Published May 03, 2021
Supply chain sustainability is growing in visibility and importance as companies with international operations increasingly put environmental and social responsibilities at the centre of their product procurement and distribution strategies. This comes amid changing expectations around sustainability linked issues from investors, customers and regulators.
According to independent group the Carbon Trust, up to 90 per cent of an organisation’s environmental impact is a consequence of their end-to-end supply chain. It is clear a collaborative up- and downstream approach is essential to reduce trade’s environmental and social footprint.
In addition to improving environmental and social outcomes, developing and operating a sustainable supply chain strategy is likely to improve investor and consumer perceptions, manage costs and drive innovation, as well as build a resilient supply chain that leads to long-term financial viability.
Taking a broad approach to the definition of sustainability suggests a range of positive actions throughout the supply chain that encapsulates sustainability: from the natural environment to suppliers, workers and customers in areas of diversity, human and animal rights.
The post-COVID landscape provides a good opportunity for business to reassess their supply chain approach. As well as the location and the structure of supply chains, how participants are financing their activity is also in flux.
Supply chain finance (SCF) provides a range of working capital and risk-mitigation solutions, designed to optimise working capital and liquidity in domestic and international supply chains.
SCF is a relatively recent development in financing on open-account terms, particularly when compared the traditional trade financing instruments such as letters of credit and documentary collections. SCF techniques focus on optimising working capital on the sales leg, typically through receivables purchase, and the purchase leg through payables financing.
It’s well known global trade faces a funding gap of roughly $US1.5 billion, with smaller businesses making up a disproportionate share. Properly structured buyer-led payables finance programs can address a part of this cash flow challenge by providing suppliers prompt access to funds at an affordable price point, without the need to provide security or enter into loan agreements.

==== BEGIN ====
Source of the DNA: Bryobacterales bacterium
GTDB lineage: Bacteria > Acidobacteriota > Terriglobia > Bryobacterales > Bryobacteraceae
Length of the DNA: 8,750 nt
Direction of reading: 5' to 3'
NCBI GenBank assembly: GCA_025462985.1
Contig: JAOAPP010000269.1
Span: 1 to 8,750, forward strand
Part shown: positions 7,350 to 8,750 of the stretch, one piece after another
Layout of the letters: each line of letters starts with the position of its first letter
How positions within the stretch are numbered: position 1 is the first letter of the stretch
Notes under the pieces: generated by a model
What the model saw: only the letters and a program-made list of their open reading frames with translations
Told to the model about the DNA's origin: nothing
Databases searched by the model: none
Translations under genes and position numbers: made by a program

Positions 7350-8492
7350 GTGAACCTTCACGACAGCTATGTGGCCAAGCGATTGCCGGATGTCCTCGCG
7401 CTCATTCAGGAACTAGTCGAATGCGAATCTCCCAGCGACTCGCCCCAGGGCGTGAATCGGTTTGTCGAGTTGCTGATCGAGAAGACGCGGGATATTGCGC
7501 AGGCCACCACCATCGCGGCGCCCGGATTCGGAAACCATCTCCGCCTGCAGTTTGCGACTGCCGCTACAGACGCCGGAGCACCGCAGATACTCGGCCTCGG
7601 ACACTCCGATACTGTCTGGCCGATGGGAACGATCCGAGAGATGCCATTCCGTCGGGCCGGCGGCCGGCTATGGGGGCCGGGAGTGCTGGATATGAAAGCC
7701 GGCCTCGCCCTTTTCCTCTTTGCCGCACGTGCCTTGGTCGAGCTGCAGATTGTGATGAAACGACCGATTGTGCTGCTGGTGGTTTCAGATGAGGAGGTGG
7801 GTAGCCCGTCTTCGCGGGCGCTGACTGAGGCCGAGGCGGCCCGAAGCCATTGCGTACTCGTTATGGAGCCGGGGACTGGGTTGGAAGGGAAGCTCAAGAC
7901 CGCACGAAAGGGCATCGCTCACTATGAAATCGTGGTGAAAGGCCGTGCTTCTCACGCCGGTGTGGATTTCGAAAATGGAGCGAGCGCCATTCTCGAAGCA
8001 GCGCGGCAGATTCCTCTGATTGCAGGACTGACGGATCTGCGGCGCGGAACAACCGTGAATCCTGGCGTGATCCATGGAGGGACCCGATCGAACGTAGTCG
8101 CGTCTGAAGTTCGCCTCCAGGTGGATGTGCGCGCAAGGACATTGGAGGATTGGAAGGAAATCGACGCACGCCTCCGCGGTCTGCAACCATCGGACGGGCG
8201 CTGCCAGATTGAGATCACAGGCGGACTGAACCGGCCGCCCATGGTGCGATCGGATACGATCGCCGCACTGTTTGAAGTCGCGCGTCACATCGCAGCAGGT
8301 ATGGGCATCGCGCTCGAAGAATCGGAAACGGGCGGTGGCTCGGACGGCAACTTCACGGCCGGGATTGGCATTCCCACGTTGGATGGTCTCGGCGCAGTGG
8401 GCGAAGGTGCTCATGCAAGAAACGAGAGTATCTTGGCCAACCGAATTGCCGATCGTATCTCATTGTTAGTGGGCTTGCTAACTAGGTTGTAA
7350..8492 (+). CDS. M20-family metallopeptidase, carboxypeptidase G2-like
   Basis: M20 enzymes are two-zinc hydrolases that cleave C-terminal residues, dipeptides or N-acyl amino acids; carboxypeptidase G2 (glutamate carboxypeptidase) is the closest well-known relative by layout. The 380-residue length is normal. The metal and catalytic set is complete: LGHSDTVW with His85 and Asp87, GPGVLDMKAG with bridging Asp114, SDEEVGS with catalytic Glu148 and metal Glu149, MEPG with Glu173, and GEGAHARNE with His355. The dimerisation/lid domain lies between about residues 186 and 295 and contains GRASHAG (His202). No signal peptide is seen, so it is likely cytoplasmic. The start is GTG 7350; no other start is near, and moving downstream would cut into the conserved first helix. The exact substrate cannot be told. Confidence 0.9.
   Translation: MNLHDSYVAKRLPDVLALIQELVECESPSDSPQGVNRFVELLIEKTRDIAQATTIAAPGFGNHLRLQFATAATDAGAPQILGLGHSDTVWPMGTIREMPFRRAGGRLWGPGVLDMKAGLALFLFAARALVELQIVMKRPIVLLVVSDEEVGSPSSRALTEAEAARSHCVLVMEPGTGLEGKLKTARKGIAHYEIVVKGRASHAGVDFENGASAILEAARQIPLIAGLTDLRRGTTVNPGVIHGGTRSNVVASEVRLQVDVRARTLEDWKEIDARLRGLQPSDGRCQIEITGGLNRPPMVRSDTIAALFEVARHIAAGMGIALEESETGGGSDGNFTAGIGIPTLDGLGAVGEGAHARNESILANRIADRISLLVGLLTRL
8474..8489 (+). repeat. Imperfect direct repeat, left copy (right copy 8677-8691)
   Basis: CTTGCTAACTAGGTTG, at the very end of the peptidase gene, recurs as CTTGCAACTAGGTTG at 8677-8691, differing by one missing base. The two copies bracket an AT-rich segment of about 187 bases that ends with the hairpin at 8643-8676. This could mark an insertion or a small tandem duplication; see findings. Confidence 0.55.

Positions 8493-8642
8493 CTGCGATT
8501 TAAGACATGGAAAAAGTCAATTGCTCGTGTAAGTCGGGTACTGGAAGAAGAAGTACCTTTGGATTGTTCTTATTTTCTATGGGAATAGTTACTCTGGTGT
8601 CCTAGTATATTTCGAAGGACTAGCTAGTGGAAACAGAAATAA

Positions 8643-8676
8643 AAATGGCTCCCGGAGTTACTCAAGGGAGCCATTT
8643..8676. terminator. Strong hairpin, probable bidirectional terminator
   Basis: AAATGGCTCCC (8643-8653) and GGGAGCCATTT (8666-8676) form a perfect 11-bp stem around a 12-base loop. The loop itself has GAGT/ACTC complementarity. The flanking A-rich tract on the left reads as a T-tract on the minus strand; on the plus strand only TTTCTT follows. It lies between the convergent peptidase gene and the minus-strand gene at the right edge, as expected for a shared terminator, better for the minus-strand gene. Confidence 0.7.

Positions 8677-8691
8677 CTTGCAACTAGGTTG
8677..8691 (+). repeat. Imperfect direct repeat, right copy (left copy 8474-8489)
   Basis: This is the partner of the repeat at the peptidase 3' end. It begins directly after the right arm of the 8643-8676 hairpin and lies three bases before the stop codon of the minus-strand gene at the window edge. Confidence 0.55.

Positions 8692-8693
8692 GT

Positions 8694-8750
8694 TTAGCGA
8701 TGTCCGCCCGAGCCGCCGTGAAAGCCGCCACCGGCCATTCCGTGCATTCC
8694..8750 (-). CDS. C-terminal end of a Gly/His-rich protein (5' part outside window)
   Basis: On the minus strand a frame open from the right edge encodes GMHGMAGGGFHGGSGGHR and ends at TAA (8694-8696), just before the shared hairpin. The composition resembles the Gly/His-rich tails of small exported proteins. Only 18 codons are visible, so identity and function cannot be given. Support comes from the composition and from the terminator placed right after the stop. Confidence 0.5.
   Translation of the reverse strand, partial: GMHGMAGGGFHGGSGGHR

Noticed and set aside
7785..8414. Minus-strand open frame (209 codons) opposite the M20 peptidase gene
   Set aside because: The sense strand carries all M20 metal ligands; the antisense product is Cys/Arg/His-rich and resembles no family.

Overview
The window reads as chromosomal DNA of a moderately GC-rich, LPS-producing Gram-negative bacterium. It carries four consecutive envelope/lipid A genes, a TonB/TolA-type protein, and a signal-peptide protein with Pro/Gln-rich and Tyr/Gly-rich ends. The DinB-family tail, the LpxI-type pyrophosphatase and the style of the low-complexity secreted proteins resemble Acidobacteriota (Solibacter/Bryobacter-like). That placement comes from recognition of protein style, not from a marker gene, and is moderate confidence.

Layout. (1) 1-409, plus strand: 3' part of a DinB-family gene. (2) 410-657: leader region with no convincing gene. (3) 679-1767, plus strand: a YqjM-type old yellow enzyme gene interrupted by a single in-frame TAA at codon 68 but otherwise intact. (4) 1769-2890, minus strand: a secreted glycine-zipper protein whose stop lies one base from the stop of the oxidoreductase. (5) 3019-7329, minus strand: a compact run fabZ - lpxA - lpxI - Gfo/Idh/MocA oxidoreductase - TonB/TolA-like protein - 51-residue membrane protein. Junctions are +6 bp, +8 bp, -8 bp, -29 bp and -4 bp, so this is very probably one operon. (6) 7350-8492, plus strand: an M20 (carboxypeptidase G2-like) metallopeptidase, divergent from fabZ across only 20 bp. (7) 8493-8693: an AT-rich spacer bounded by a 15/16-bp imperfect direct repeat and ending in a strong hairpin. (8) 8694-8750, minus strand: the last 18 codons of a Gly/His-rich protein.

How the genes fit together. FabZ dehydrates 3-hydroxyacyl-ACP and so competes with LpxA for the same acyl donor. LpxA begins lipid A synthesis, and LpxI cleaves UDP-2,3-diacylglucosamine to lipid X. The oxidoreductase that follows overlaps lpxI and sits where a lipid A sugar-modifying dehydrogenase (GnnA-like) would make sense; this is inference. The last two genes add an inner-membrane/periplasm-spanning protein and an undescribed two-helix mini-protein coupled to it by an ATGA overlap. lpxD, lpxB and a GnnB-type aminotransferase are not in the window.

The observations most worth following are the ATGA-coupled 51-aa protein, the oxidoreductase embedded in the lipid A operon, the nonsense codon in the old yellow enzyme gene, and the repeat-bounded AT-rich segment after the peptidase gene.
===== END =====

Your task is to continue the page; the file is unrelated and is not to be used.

But while having a strong and viable supply chain is essential to ensure a reliable source of goods and services, the greater strategic undertaking is ensuring a sustainable supply chain.
In what we believe to be a first by an Australian bank, ANZ has launched a framework to support customers pursuing sustainable supply chain management, which includes incorporating a sustainability performance linked pricing (SPLP) mechanism into our supply chain finance (SCF) products.
The SPLP intends to incentivise a company’s supply chain to improve their sustainability performance by offering a lower cost of capital to suppliers where there are improvements in their sustainability ratings.
From this, ANZ is able to build on our existing capabilities and proficiency in providing SCF solutions while adapting to the environmental and social expectations of sustainable supply chain management.
As managing the supply chain’s environmental and social impacts gain greater focus and strategic importance, it is imperative for the public and private sector to support innovation in product and process.
Doing so creates an ecosystem throughout the supply chain, required to address a major contributor to environmental and social impairment.
In a first for ANZ, the bank collaborated with one of the world’s largest food and beverage companies located in Europe to provide lower cost capital to suppliers of sustainably produced and certified raw product.
What is payables finance?
Sustainable SCF’s foundation lies in payables finance products, however its principles can be equally applied to receivables finance solutions.
According to the Global Supply Chain Forum, Payables Finance is “provided through a buyer-led program within which sellers in the buyer’s supply chain are able to access finance by means of receivables purchase... typically at a financing cost aligned with the credit risk of the buyer.
The purpose of such finance is to provide sellers with the ability to receive the discounted value of receivables due from the buyer prior to invoice due date.
There is a strategic imperative for companies to innovate towards sustainable supply chains, particularly due to the introduction of defined emissions reductions in the Paris Agreement and subsequent pledges, increasing consumer demand for eco-friendly products and the expected growth in spending of consumer goods.
McKinsey provided an illustrative test case of this in the consumer packed goods (CPG) industry in their report ‘Starting at the Source: Sustainability in Supply Chains’.
The report argues with a projected 5.3 per cent annual market growth rate, the CPG industry will need to reduce greenhouse gas emissions, or carbon intensity, by 90 per cent by 2050 to meet the Paris target.
Supply Chains, it concluded “hold the biggest opportunities for breakthroughs in sustainable performance”.
It’s not hard therefore to see the opportunities for service providers (such as financial institutions) supporting supply chain participants pursuing sustainability objectives.
Iain Slatter is Head of TSC Innovation, Institutional at ANZ
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